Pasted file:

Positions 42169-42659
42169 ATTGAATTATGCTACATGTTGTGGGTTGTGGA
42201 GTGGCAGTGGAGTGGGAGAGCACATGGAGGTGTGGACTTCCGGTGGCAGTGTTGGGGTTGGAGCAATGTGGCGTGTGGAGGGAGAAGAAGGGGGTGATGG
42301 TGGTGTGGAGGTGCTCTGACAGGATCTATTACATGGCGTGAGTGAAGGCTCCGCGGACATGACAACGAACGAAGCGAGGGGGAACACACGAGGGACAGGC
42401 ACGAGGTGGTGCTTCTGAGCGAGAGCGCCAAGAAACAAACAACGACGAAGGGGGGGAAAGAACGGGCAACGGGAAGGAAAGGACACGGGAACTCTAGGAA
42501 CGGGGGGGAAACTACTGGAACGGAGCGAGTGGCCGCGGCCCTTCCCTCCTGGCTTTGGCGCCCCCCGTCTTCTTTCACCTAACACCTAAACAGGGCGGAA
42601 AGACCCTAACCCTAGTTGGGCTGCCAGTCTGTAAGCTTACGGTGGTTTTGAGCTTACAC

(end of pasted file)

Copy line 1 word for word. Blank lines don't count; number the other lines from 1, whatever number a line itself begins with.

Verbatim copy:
Positions 42169-42659